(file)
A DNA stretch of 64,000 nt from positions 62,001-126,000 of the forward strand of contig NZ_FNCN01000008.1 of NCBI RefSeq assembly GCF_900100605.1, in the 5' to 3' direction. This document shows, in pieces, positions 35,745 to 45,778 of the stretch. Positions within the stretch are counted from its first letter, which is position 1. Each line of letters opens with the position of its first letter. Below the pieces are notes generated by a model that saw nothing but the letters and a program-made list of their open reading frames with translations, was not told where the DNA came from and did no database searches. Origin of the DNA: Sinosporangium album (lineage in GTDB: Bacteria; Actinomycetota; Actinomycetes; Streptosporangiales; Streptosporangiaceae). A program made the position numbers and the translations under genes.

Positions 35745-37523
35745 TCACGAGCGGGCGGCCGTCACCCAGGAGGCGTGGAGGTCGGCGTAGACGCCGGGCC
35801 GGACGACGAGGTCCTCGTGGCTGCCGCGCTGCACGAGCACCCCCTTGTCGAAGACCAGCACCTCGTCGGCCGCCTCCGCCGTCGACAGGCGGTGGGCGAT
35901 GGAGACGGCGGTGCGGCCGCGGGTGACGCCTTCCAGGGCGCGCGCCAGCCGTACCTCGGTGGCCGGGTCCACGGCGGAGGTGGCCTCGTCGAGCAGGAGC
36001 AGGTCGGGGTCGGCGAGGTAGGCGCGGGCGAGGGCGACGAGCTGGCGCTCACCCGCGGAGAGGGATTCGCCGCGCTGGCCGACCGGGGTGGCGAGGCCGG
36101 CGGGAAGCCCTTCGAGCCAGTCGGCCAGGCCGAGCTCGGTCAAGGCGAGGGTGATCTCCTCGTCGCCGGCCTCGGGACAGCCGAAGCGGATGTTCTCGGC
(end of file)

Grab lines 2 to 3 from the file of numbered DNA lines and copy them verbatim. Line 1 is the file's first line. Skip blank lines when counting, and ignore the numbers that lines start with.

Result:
Positions 35745-37523
35745 TCACGAGCGGGCGGCCGTCACCCAGGAGGCGTGGAGGTCGGCGTAGACGCCGGGCC